With the assistance of a train driver informant, a recovering junkie and two street kids who will risk their lives for a can of Coke, Veronica uncovers a dark secret. Discovering a group of men betting on working-class youngsters, convincing them to play Russian roulette by standing in front of fast-coming trains to see who endures the longest.

With bodies of children crushed under tons of steel, those of adults yielding to relentless desire, the resolution of the investigation reveals the deep bonds which unite desire and death.

Sergio Olguín

Sergio Olguín

Born in Buenos Aires in 1967, Sergio Olguin was a journalist before turning to fiction. Awarded numerous awards including Premio Tusquets 2009 for Oscura monótona sangre (“Dark Monotonous Blood“). His books have been translated into German, French and Italian. The Fragility of Bodies is the first novel to be translated into English by Miranda France.

Translated by Miranda France

Miranda France is the author of two acclaimed volumes of travel writing: Don Quixote’s Delusions and Bad Times in Buenos Aires. She has also written the novels Hill Farm and The Day Before the Fire. She has translated much Latin American fiction, including Claudia Piñeiro’s novels for Bitter Lemon Press.

My Thoughts

The Fragility of Bodies was a fantastic read! I love darker novels like this that delve into the dirty secrets of the wealthy and powerful. Veronica refuses to give up no matter how tough things get or who she is up against. She is determined to get her story and uncover these dark secrets that lead to young boys being killed and train drivers having terrifying nightmares of bodies crunching under steel but can she stop it?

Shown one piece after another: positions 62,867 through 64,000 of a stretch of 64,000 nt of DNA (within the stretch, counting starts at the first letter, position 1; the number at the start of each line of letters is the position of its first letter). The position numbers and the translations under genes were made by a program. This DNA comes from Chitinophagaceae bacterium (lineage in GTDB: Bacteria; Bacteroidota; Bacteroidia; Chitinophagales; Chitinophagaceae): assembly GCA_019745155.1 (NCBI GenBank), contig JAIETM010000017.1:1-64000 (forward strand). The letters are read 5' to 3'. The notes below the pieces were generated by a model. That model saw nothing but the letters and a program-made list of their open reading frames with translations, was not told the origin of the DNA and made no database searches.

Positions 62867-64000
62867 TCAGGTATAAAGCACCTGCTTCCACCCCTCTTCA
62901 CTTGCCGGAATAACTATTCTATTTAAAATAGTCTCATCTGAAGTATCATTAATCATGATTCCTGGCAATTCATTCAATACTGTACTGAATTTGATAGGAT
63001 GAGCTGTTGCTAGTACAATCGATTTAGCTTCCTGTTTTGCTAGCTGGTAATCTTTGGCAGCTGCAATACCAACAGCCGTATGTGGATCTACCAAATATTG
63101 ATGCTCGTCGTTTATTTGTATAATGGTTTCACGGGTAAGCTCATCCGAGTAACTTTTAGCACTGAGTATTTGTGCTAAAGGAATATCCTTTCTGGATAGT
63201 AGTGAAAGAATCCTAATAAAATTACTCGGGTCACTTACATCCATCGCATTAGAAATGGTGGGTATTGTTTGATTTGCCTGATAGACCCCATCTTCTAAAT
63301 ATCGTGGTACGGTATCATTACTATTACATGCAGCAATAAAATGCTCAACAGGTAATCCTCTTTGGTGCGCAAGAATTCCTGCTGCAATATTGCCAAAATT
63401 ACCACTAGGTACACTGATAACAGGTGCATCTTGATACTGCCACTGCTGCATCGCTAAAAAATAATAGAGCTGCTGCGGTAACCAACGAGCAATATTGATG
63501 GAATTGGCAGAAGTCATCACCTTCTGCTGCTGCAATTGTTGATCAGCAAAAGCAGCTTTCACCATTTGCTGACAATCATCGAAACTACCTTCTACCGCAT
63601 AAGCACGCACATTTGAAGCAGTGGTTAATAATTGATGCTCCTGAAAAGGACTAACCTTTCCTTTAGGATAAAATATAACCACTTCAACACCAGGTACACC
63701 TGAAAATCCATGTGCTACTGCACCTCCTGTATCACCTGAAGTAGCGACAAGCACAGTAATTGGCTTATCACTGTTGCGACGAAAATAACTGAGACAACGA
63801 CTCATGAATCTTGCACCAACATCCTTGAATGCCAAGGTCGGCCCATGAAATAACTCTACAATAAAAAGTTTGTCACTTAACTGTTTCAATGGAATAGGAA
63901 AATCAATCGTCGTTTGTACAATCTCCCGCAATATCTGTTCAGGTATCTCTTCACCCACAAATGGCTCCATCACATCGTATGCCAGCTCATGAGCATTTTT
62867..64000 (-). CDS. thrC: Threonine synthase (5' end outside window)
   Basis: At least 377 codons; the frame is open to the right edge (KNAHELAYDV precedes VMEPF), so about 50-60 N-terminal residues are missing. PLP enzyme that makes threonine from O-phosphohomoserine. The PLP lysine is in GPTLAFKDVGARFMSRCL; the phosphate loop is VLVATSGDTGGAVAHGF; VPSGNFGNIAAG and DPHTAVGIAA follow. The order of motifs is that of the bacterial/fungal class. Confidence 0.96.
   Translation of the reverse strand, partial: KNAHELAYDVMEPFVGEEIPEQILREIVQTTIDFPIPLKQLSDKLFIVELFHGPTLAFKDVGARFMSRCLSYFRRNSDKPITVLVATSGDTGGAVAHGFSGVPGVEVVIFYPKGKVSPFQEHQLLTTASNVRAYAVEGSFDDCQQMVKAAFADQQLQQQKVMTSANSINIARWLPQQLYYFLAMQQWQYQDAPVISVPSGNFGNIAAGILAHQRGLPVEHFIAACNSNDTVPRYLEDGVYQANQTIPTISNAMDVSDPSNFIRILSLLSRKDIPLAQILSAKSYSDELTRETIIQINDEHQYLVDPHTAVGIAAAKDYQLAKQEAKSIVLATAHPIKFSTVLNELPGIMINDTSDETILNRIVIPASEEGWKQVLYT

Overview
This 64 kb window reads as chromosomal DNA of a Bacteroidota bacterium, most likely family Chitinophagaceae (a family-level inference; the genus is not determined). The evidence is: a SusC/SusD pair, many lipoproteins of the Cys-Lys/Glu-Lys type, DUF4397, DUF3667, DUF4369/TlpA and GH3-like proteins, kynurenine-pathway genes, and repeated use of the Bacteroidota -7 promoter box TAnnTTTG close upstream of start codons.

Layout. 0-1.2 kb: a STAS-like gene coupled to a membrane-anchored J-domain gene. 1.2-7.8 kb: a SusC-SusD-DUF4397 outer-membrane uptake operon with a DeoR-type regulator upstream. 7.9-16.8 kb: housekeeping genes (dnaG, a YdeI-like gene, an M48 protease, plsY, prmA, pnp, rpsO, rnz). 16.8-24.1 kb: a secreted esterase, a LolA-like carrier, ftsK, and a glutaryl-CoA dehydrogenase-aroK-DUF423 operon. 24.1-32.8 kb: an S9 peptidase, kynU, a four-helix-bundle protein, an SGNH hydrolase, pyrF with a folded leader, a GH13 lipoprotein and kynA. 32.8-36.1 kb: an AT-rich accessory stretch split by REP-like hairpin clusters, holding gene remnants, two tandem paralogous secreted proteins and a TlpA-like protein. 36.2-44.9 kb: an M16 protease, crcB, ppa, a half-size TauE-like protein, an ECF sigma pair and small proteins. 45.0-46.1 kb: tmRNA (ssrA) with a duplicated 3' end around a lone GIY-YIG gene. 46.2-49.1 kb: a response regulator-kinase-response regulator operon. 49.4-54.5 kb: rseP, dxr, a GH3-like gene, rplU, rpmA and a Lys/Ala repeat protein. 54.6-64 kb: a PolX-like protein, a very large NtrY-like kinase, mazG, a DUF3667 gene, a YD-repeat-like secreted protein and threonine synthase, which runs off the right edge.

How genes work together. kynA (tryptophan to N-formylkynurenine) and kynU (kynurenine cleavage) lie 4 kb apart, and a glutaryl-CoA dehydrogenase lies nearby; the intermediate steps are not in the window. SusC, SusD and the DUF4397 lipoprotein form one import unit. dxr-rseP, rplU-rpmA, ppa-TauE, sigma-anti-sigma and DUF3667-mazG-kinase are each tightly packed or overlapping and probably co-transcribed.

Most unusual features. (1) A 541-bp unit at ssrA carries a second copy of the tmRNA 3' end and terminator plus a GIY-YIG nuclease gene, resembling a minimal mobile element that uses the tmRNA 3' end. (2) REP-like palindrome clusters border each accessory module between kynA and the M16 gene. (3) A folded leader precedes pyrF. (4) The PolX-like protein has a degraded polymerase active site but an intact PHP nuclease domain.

Do you enjoy darker novels?

One Way Out By A.A. Dhand -Blog Tour

I received One Way Out by A.A. Dhand to review as part of the blog tour. A Harry Virdee crime thriller set in Bradford that I simply couldn’t recommend more! Available from 27th June in Hardback from Bantam Press for £16.99.

One Way Out

A bomb detonates in Bradford City Park. When the alert sounds, DC I Harry Virdee has just enough time to get his son and mother to safety before the bomb blows. But this is merely a stunt.. the worst is yet to come.

One Way Out Front Cover

A new and aggressive nationalist group, the Patriots, hide a second device under one of the city’s one hundred and five mosques. In exchange for the safe release of those at Friday Prayers, the Patriots want custody of the leaders of radical Islamist group Almukhtareen – the chosen ones. The government does not negotiate with terrorists. Even when thousands of lives are at risk.

There is only one way out. But Harry’s wife is in one of those mosques. Left with no choice, Harry must find the Almukhtareen, to offer the Patriots his own deal.

Unputdownable

A.A, Dhand is not an author I had heard of before reviewing this book but as a fan of crime thrillers, I couldn’t wait to give it a go. From the first few pages I was instantly hooked. Dhand delves into the dark side of Bradford, a city divided by racial tensions and where he grew up.

A.A. Dhand

Harry Virdee isn’t your typical cop and has many layers we discover throughout the book, keeping you hooked to learn more. I thoroughly enjoyed One Way Out and will definitely be looking out for more books by A.A Dhand, especially Harry Virdee novels!

A.A. Dhand

Raised in Bradford, A.A. Dhand spent his youth observing the city from the counter of a mall convenience store. After qualifying as a pharmacist, he worked in London and travelled extensively before returning to Bradford to start his own business and begin writing. The history, diversity and darkness of the city have inspired his Harry Virdee novels.